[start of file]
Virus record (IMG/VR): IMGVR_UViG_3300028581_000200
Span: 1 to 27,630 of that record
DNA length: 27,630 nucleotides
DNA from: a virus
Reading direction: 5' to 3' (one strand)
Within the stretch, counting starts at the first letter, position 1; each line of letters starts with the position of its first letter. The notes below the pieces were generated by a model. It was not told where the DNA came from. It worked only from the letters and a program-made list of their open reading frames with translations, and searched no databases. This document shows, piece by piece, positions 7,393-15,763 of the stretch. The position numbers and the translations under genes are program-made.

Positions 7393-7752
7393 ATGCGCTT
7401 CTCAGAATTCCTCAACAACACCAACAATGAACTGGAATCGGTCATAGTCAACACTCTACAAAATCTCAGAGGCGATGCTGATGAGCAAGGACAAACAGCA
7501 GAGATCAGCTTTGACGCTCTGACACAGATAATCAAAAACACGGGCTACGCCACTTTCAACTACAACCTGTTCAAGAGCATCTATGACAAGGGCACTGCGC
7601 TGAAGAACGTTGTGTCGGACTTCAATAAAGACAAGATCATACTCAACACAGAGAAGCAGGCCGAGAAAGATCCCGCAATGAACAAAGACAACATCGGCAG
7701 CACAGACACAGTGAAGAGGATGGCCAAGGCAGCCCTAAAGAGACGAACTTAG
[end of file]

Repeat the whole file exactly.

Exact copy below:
Virus record (IMG/VR): IMGVR_UViG_3300028581_000200
Span: 1 to 27,630 of that record
DNA length: 27,630 nucleotides
DNA from: a virus
Reading direction: 5' to 3' (one strand)
Within the stretch, counting starts at the first letter, position 1; each line of letters starts with the position of its first letter. The notes below the pieces were generated by a model. It was not told where the DNA came from. It worked only from the letters and a program-made list of their open reading frames with translations, and searched no databases. This document shows, piece by piece, positions 7,393-15,763 of the stretch. The position numbers and the translations under genes are program-made.

Positions 7393-7752
7393 ATGCGCTT
7401 CTCAGAATTCCTCAACAACACCAACAATGAACTGGAATCGGTCATAGTCAACACTCTACAAAATCTCAGAGGCGATGCTGATGAGCAAGGACAAACAGCA
7501 GAGATCAGCTTTGACGCTCTGACACAGATAATCAAAAACACGGGCTACGCCACTTTCAACTACAACCTGTTCAAGAGCATCTATGACAAGGGCACTGCGC
7601 TGAAGAACGTTGTGTCGGACTTCAATAAAGACAAGATCATACTCAACACAGAGAAGCAGGCCGAGAAAGATCCCGCAATGAACAAAGACAACATCGGCAG
7701 CACAGACACAGTGAAGAGGATGGCCAAGGCAGCCCTAAAGAGACGAACTTAG